The abdominal cavity was full of blood.

The abdominal cavity was full of blood.

Inside the abdomen, the cause of Chief’s sudden collapse was immediately obvious.  Litres of blood filled the space around his abdominal organs.  As his owner had thought, he’d bled internally.  Our job was to find out from where, and why.

White arrows: malformed blood vessels in a haemangiosarcoma (x40 H&E)

White arrows: malformed blood vessels in a haemangiosarcoma (x40 H&E)

One by one the organs and their attachments were checked, before removing them for more thorough examination.  From what we knew already and after finding a blood-filled abdomen (haemoabdomen), top on my list was a haemangiosarcoma.  This is what Chief’s vet thought, too.

The word ‘haemangiosarcoma’ can be broken down.  ‘Haem’ = blood, ‘angio’ = vessels, and ‘sarcoma’ = a category of tumour, so altogether haemangiosarcoma = a tumour of blood vessels.  In fact, these tumours are a mish-mash of rapidly growing and badly developed bundles of blood vessels.

White arrows: malformed blood vessels in a haemangiosarcoma Black arrows: Red blood cells (x200 H&E)

White arrows: malformed blood vessels in a haemangiosarcoma
Black arrows: Red blood cells (x200 H&E)

Being cancer, the blood vessels grow uncontrollably and so are poorly formed . They are very prone to bleeding, and will often have many little bleeds all the time. These clot and heal, but will use up many of the platelets and clotting factors in the blood. Eventually there is a big bleed because all these factors essential for clotting have been exhausted. It cannot clot, and just keeps bleeding.

The spleen is the most common site of origin for this tumour. Not surprisingly, when the spleen was examined, we found a large, dark-red mass was present.

Large, dark red tumour on the spleen

Large, dark red tumour on the spleen.

Haemangiosarcomas are malignant tumours which can spread around the body by leaking tumour cells into the blood.  Some of the places they commonly spread (metastasise) to are the lungs, right atrium chamber of the heart, the brain, kidneys and liver.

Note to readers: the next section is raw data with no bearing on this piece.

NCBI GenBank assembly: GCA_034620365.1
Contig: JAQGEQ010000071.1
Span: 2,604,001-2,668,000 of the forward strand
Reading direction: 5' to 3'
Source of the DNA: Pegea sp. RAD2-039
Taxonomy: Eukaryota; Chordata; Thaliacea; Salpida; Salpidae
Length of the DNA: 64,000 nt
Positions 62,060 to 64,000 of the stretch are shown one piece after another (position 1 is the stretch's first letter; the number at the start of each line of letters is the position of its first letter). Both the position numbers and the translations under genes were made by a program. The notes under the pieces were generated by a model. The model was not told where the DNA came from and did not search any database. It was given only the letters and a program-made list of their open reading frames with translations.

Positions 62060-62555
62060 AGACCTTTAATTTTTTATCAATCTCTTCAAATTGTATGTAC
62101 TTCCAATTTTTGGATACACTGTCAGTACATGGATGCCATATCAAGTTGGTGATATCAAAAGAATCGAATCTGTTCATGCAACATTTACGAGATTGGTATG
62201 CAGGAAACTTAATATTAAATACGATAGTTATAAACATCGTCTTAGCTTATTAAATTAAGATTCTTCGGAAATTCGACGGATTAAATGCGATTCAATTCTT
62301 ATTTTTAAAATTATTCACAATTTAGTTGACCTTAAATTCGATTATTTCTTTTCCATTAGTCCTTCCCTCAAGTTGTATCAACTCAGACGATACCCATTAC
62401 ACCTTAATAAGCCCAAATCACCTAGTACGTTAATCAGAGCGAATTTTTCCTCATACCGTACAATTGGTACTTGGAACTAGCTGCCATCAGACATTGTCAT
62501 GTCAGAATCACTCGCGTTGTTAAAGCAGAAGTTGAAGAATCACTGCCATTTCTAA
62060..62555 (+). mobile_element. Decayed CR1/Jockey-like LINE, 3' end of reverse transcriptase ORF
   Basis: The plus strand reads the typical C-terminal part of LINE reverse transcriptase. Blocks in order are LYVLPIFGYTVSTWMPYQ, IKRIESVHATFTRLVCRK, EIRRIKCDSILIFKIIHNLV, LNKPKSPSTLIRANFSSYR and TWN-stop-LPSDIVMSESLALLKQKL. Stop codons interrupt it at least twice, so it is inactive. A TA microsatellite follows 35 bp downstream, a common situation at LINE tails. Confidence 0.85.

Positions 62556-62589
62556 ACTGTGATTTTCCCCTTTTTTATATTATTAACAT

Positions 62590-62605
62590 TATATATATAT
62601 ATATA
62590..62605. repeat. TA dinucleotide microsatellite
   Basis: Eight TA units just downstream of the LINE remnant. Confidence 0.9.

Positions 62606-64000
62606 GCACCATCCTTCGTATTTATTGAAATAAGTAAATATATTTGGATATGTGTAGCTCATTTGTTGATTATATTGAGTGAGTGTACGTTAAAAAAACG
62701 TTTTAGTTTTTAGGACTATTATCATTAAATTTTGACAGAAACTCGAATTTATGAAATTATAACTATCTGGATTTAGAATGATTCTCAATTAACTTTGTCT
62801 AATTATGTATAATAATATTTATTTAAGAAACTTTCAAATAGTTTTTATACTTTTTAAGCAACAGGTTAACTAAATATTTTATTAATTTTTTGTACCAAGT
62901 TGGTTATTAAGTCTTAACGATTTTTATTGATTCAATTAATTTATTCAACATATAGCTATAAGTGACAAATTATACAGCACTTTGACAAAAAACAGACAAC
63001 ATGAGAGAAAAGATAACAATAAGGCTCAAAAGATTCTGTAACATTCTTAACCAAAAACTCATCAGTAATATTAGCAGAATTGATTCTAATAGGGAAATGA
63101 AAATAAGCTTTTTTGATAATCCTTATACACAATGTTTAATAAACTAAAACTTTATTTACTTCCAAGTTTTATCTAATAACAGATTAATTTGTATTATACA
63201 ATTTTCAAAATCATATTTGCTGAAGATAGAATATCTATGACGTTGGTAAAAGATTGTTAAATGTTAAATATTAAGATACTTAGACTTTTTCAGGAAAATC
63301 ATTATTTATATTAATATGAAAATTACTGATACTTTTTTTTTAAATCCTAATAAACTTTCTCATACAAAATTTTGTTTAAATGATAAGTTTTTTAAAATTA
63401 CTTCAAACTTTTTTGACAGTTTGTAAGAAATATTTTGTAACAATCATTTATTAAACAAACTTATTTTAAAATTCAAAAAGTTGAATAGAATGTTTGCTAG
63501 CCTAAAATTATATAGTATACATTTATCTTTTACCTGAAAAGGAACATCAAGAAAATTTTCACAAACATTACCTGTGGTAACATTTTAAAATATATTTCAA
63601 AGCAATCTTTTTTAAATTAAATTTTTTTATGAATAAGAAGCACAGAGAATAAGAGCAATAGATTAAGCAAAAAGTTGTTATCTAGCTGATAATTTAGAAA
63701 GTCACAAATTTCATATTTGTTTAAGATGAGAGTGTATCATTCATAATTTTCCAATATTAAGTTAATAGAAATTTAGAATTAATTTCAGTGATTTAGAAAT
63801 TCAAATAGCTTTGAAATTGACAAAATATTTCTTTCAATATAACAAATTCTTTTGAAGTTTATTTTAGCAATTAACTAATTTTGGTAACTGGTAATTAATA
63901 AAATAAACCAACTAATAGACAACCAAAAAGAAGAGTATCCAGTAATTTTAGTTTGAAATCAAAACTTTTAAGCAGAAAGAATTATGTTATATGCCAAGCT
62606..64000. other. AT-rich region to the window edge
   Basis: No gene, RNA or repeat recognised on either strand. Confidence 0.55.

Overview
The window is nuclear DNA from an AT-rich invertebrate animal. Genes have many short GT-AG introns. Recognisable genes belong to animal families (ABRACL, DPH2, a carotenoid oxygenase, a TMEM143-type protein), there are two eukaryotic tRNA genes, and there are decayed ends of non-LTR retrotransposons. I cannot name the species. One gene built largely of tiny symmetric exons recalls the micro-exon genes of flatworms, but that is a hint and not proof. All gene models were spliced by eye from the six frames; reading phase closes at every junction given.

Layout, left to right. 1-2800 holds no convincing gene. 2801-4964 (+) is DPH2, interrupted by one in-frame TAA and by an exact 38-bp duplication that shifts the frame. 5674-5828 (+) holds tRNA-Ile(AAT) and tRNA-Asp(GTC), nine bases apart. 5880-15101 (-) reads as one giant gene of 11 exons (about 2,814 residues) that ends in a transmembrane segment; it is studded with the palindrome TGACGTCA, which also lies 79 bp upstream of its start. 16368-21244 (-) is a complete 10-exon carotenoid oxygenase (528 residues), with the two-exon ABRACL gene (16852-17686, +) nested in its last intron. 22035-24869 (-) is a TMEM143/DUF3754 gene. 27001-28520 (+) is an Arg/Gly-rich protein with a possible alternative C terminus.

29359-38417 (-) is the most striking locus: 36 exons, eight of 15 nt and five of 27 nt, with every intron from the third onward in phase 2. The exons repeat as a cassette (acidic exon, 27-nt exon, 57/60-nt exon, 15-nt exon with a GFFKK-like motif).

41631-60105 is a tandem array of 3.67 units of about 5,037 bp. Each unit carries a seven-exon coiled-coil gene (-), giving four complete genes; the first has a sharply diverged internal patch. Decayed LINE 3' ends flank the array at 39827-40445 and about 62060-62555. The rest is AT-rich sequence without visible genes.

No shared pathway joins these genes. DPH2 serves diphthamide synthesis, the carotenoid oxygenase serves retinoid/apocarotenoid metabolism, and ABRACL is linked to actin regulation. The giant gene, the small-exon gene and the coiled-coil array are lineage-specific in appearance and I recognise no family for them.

Lung:  The dark red spots are multiple tumours (haemangiosarcomas) spread from the spleen to the lungs.

Lung: The dark red spots are multiple tumours (haemangiosarcomas) spread from the spleen to the lungs. Each new tumour is the result of a single cell breaking off the original cancer and traveling to a new site.

Wind pipe: Bleeding of the tumours spread to the lungs results in blood in the trachea.

Wind pipe: Bleeding from the lung tumours means we sometimes see blood in the trachea (windpipe).

These metastatic tumours, which are said to have ‘seeded’ elsewhere, also bleed.

Haemangiosarcomas can originate from other sites apart from the spleen, including the heart, bladder and skin.  If they originate or spread to the heart, blood can fill the sac which surrounds the heart (the pericardial sac).  Blood in the pericardial sac squeezes the heart from the outside and prevents it from filling properly. This is called cardiac tamponade, and means when the heart beats it has nothing to pump around the body.

The dark red area in bleeding into the pericardial sac which can result in cardiac tamponade.

The dark red area is bleeding into the pericardial sac which can result in cardiac tamponade.

The problem with haemangiosarcomas is that they can appear and then grow very suddenly, the animal may have no signs of ill health until the bleeding causes shock and collapse.  If they are detected, some can be surgically removed, although they have often spread by this time, so chemotherapy is used in some cases.  Sometimes they can be detected because they cause external signs, such as a bladder haemangiosarcoma which bleeds into the pee.

The dark red area is a haemangiosarcoma from the wall of the bladder.

The dark red area is a haemangiosarcoma from the wall of the bladder.

Unfortunately, Chief’s tumour wasn’t obvious until he collapsed, and so there was little his owner could have done in this case.

What's this?

Who’s this? Wilbur the rove beetle, of course!

Last week we asked why this guy is such a big deal in pathology. Pakasuchus came very close in guessing – although Wilbur is alive and kicking, the body he lived in most certainly was not!